The cultural changes, demographic transformation, and growing pains inherent in the development of the ASA should prompt us to consider how our organizational practices and priorities can best reflect the scholarly and societal values we seek to promote. How can we, the members of ASA, think and act across multiple scales and temporalities: from our programs and departments to our universities and higher education writ large? from our local sites of embedded practice to national and global policies and institutions? from the immediate survival struggles of our communities to the protracted form of revolutionary transformation that spans multiple generations?
Our convergence in the Pacific further provides an occasion to make connections while reimagining connectivity. Connectivity has become a key way that we understand our relation to self, to other, and to collectivities in the digital age. However, material inequalities organized by extractive and military capitalism often undergird these connections, as with the use of satellites and undersea cables. How might we rethink global connections and modes of refusal? How can we rethink connectivity through Islands epistemes and archipelagos of knowledge? How might we consider new/old models for connections, through the oceanic, through the natural world, to the stars (the original extra planetary source of water), seas and through interconnected forms of solidarity in relation to each human and other than human—and to each other?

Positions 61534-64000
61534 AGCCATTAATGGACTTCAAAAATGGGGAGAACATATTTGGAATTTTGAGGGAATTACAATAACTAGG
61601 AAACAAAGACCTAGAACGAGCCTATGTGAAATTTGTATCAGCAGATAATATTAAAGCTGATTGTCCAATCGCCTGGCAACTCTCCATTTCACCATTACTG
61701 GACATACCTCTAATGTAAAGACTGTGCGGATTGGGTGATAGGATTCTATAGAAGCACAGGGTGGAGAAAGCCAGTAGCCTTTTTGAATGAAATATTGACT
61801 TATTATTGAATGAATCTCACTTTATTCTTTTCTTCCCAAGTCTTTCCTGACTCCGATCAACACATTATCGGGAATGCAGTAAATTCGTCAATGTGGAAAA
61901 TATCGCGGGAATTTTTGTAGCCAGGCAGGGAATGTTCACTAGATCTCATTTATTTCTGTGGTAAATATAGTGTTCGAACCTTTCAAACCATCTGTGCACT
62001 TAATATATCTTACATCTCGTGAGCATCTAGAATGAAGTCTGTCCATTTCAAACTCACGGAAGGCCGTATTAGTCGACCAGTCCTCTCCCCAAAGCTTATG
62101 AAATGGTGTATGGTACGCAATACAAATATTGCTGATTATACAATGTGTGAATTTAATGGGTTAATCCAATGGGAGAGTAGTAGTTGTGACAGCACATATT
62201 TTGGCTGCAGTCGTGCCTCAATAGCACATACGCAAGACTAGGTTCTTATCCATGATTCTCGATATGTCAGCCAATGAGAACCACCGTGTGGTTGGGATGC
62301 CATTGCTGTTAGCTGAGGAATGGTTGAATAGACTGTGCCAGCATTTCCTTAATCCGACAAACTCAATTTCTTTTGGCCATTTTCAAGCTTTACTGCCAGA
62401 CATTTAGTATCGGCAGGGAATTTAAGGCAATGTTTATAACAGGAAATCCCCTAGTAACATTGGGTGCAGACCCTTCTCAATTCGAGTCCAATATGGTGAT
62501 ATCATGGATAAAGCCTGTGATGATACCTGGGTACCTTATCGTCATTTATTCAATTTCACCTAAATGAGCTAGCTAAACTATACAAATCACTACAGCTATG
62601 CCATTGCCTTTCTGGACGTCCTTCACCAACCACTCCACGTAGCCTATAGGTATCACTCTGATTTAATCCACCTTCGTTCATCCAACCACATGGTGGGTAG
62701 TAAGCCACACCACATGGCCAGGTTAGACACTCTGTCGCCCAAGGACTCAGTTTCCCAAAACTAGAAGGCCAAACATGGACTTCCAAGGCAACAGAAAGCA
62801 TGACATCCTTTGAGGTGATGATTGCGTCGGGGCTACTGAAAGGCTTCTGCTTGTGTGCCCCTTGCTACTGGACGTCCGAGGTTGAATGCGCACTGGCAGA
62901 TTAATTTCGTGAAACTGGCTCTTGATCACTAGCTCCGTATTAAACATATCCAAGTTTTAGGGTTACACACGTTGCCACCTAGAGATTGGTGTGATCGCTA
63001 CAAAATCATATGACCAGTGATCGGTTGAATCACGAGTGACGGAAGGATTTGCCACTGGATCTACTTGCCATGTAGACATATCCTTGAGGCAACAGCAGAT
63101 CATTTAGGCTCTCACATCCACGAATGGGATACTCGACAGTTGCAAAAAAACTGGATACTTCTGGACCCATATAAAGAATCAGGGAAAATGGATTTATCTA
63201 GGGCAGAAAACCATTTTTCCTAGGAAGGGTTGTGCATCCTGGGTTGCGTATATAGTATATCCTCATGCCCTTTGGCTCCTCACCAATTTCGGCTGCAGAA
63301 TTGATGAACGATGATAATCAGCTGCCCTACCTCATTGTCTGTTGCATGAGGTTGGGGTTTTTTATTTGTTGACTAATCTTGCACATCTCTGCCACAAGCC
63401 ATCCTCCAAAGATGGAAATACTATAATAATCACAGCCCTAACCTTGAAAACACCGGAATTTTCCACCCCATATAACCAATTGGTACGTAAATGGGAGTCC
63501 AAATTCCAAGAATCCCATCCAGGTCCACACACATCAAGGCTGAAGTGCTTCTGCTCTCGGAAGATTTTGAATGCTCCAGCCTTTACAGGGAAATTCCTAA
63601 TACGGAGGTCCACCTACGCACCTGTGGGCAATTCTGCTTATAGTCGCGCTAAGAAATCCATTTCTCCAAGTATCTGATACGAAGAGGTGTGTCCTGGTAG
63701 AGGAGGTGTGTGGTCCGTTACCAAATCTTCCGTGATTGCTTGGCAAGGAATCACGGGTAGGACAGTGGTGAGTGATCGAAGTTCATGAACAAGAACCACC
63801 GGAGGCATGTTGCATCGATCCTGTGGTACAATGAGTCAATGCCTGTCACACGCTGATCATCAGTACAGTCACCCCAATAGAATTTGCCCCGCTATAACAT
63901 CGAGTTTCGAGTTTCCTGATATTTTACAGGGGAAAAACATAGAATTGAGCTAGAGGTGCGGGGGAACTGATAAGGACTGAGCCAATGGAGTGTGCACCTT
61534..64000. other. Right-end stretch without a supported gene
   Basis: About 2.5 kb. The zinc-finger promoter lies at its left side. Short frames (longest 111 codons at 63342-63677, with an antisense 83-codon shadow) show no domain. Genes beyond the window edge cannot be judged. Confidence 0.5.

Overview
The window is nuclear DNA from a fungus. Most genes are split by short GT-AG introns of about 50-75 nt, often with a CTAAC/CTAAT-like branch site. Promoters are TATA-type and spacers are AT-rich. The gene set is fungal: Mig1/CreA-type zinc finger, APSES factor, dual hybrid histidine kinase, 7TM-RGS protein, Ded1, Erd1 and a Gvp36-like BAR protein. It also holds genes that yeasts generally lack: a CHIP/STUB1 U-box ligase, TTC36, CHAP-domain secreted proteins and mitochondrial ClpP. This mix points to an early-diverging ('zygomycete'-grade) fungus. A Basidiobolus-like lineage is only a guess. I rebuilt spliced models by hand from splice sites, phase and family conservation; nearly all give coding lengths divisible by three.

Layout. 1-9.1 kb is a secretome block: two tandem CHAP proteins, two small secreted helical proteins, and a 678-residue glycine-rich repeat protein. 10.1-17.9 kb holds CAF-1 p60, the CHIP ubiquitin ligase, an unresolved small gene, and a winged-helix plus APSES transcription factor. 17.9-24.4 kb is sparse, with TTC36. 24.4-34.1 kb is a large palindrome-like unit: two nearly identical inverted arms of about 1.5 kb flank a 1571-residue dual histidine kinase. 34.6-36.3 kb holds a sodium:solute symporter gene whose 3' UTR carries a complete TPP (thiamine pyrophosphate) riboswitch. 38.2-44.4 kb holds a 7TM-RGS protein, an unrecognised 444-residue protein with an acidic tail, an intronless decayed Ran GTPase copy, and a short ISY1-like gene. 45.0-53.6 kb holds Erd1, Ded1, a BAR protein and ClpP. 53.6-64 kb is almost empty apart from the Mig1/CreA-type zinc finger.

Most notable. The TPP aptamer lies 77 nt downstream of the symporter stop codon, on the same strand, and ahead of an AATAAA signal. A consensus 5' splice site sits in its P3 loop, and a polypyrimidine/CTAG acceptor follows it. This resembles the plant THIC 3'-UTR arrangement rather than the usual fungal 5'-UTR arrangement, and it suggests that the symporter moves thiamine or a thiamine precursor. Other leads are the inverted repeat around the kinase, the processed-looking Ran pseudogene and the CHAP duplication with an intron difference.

Understanding that the systemic crises we face are material, epistemological, environmental, ethical, and ontological, we seek opportunities to foreground situated ways of knowing and doing that can enhance our scholarly research, practice, and accountability to multiple publics. For example, our meeting will coincide with the 20th anniversary of Maori scholar Linda Tuhiwai Smith’s groundbreaking book Decolonizing Methodologies. How can such texts, inspired by critically grounded praxis, guide our designs for social and political transformation?
While the academy is of course not the only place we do our work, it has the distinction of being a powerful site of knowledge production and dissemination. We are called to defend academic freedom in the face of persistent attacks. The Koch brothers have contributed millions to sway higher education toward their ideological interests. Scholars who present not just militant “ideas” but also model the capacity to put radical knowledge to use have been especially targeted. Our aim is to share strategies and tactics, theorizations and critiques, to strengthen our ability to use academic freedom towards freedoms for others and ourselves. How do our vital acts of defense produce new modes of collectivity?
The 2019 Program Committee invites scholars, artists, activists, and educators of all specialties, methods, geographical areas, and historical periods to submit traditional and non-traditional format panel, paper, and workshop proposals. In keeping with the thematic focus, “Build as We Fight,” we particularly encourage submissions for an interactive conference track whose purpose is to develop our individual and collective capacities to effect change that is consistent with the ASA’s mission. This track will be dedicated to organizing, skill-sharing, and coalition building on any topic relevant to the work of ASA constituents and their allies on-campus and off-campus. We also especially welcome submissions of panel and workshop proposals that will model in content and form a commitment to disability rights, universal access, and inclusion.